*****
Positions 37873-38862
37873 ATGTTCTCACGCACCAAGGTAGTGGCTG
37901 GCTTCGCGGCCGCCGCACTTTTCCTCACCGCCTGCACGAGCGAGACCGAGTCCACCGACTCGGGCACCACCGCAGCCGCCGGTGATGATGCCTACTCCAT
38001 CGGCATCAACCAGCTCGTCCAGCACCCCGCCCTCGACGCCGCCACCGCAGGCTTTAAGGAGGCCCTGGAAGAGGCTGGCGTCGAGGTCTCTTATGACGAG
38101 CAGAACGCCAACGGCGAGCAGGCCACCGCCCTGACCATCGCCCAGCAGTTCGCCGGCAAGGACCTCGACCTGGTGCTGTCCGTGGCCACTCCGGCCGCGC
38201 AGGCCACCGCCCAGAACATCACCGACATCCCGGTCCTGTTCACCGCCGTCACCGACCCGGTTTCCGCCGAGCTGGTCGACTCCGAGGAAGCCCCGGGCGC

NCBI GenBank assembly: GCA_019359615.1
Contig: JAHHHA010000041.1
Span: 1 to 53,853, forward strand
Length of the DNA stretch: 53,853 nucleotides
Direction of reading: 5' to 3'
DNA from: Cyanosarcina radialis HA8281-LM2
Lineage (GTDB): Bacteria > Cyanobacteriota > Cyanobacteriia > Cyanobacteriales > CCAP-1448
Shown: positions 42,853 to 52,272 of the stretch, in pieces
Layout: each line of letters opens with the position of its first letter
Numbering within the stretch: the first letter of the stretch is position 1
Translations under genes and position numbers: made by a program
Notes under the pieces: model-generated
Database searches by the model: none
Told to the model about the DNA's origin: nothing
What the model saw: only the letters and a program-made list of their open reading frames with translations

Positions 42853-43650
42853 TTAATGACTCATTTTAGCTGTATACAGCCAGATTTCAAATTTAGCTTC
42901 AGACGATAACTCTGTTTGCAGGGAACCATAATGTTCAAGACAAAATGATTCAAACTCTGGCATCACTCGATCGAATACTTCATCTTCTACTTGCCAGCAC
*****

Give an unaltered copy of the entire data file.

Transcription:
Positions 37873-38862
37873 ATGTTCTCACGCACCAAGGTAGTGGCTG
37901 GCTTCGCGGCCGCCGCACTTTTCCTCACCGCCTGCACGAGCGAGACCGAGTCCACCGACTCGGGCACCACCGCAGCCGCCGGTGATGATGCCTACTCCAT
38001 CGGCATCAACCAGCTCGTCCAGCACCCCGCCCTCGACGCCGCCACCGCAGGCTTTAAGGAGGCCCTGGAAGAGGCTGGCGTCGAGGTCTCTTATGACGAG
38101 CAGAACGCCAACGGCGAGCAGGCCACCGCCCTGACCATCGCCCAGCAGTTCGCCGGCAAGGACCTCGACCTGGTGCTGTCCGTGGCCACTCCGGCCGCGC
38201 AGGCCACCGCCCAGAACATCACCGACATCCCGGTCCTGTTCACCGCCGTCACCGACCCGGTTTCCGCCGAGCTGGTCGACTCCGAGGAAGCCCCGGGCGC

NCBI GenBank assembly: GCA_019359615.1
Contig: JAHHHA010000041.1
Span: 1 to 53,853, forward strand
Length of the DNA stretch: 53,853 nucleotides
Direction of reading: 5' to 3'
DNA from: Cyanosarcina radialis HA8281-LM2
Lineage (GTDB): Bacteria > Cyanobacteriota > Cyanobacteriia > Cyanobacteriales > CCAP-1448
Shown: positions 42,853 to 52,272 of the stretch, in pieces
Layout: each line of letters opens with the position of its first letter
Numbering within the stretch: the first letter of the stretch is position 1
Translations under genes and position numbers: made by a program
Notes under the pieces: model-generated
Database searches by the model: none
Told to the model about the DNA's origin: nothing
What the model saw: only the letters and a program-made list of their open reading frames with translations

Positions 42853-43650
42853 TTAATGACTCATTTTAGCTGTATACAGCCAGATTTCAAATTTAGCTTC
42901 AGACGATAACTCTGTTTGCAGGGAACCATAATGTTCAAGACAAAATGATTCAAACTCTGGCATCACTCGATCGAATACTTCATCTTCTACTTGCCAGCAC